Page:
Bernard Tschumi in his theoretical text Architecture and Disjunction 1991 develops a two-part definition of Violence. The first is a formal metaphor: conflicts between objects (form versus form) where distortions, ruptures, compressions, fragmentations, and disjunctions are inherent in the manipulation of form. The second is programmatic: encompassing evil and destruction.
However, this thesis complicates the discussion as it interjects the racialized production of violence in space by bringing into focus the more nuanced manifestation of the everyday reality of violence in American communities of color. In its totality, it dares to investigate how an architectural transference of violence and inhabited trauma can enrich our understanding of bodies in spaces of sustained disruption, disproportionately high amounts of daily stressors, and anxiety as a result of unresolvable histories and unacknowledged losses.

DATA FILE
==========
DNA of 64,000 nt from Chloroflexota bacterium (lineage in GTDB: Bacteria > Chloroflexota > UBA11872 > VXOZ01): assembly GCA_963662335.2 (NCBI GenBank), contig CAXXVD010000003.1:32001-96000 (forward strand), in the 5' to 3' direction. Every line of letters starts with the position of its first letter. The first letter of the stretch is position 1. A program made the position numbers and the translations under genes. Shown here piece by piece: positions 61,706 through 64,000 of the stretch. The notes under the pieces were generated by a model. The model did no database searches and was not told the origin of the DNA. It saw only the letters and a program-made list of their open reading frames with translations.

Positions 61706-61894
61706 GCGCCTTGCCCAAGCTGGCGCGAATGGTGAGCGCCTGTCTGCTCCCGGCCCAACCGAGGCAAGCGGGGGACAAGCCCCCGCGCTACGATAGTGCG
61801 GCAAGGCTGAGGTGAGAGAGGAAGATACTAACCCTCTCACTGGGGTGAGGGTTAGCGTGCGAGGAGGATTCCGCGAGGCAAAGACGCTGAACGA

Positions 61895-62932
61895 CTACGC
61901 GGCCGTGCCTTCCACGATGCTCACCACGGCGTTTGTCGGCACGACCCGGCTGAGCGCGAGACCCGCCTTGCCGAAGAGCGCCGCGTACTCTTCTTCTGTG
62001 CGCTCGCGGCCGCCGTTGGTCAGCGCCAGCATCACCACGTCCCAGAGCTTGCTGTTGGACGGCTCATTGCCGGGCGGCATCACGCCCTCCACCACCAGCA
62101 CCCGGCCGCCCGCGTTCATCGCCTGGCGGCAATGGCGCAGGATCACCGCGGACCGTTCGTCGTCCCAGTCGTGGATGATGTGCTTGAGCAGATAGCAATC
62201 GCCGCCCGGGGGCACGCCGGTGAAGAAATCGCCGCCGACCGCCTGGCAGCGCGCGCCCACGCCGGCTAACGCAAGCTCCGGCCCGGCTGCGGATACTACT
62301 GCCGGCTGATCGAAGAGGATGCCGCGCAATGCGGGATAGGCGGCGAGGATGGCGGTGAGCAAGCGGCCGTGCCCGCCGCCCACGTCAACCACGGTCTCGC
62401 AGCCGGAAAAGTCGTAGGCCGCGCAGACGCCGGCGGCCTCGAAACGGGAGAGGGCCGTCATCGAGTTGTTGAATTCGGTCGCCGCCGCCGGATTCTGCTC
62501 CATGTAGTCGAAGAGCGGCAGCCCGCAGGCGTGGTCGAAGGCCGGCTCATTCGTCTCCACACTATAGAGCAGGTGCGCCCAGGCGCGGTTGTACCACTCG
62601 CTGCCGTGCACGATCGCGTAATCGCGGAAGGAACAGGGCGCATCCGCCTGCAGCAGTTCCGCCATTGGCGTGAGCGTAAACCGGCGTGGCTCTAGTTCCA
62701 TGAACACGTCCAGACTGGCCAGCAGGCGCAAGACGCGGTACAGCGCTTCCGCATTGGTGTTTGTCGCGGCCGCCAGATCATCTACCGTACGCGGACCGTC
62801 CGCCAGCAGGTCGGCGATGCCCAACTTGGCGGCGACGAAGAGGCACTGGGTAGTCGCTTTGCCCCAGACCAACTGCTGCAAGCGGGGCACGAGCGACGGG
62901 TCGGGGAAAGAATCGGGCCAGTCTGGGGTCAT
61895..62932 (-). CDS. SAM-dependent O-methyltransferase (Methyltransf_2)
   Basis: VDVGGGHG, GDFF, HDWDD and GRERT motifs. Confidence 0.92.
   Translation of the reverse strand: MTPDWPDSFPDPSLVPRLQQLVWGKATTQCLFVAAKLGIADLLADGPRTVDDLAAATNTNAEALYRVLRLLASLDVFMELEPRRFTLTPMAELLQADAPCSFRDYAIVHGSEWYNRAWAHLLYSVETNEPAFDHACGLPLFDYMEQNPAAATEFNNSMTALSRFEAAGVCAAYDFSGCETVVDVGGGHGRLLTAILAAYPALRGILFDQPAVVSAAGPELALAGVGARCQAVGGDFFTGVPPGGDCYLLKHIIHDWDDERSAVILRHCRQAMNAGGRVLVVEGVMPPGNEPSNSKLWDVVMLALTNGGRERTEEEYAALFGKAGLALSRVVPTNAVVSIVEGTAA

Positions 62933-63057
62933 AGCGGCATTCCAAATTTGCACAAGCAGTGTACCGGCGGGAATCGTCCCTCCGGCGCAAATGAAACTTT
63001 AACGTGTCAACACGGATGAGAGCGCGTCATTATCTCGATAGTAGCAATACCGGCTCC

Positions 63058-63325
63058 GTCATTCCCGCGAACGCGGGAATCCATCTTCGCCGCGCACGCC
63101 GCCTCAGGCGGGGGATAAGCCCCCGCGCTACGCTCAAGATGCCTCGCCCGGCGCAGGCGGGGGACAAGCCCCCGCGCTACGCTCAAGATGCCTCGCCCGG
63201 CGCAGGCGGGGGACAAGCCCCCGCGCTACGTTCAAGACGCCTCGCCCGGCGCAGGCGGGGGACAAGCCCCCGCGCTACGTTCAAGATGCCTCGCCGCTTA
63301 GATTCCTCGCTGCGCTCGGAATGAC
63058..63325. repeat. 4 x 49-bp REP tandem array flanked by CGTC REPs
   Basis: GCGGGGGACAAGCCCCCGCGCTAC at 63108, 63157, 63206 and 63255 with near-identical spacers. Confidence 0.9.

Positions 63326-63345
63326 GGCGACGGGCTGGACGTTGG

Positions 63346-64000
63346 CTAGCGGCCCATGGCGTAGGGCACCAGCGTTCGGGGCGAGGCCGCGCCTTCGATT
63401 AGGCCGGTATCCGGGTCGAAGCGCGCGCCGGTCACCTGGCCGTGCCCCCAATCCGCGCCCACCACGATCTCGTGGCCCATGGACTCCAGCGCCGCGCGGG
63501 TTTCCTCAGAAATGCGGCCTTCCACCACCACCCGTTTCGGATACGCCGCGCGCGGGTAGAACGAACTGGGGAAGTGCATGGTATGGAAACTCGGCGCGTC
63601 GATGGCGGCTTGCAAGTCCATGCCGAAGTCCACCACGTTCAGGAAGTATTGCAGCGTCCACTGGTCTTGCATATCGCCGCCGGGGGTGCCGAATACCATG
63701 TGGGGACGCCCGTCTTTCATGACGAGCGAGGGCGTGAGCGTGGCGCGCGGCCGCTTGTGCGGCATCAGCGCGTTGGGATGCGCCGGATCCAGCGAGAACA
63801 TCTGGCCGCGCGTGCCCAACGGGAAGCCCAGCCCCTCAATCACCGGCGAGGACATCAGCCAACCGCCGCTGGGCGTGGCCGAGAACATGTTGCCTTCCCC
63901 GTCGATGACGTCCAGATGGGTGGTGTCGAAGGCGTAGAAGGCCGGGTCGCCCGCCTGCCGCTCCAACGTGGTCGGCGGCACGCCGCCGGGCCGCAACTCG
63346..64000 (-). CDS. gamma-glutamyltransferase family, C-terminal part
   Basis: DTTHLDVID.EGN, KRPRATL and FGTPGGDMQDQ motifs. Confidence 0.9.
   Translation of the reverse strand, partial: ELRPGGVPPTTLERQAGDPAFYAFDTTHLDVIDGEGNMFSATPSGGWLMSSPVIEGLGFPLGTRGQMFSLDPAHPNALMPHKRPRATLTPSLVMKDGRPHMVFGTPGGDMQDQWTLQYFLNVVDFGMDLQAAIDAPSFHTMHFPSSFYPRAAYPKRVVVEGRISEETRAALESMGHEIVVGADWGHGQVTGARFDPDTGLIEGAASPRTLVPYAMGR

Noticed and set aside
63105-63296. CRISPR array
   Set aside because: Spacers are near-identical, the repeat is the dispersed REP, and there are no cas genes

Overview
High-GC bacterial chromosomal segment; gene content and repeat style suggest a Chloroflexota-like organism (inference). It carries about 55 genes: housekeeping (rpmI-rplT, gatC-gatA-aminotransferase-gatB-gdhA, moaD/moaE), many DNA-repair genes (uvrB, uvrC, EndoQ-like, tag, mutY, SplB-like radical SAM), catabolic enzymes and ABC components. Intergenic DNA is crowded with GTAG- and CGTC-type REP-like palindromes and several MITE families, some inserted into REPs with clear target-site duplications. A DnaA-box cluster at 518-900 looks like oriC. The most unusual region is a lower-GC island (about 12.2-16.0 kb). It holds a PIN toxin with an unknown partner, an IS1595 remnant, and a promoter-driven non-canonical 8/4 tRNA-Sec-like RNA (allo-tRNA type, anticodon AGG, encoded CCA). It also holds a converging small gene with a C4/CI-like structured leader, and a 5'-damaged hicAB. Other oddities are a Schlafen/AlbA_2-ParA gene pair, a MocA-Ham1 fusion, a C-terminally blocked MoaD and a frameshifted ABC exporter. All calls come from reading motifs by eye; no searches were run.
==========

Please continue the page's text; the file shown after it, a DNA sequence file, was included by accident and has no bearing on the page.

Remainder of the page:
In 1937, hailed as a utopian solution to black poverty, the Miami Housing Authority opened the first public housing project for Blacks in the Southern United States, Liberty Square (colloquially referred to as Pork and Beans). At the time, many New Deal planners considered Liberty Square one of the finest examples of low-cost housing in the United States. However, from infancy, Liberty Square’s disjunctive architectural challenges materialized in the form of a concrete segregation wall. On one side false certainties generally propagated by ideologists as Miami became the poster child for tourism, luxury, and utopia. While on the other, contemporary realities of complexity, poverty, and dystopia.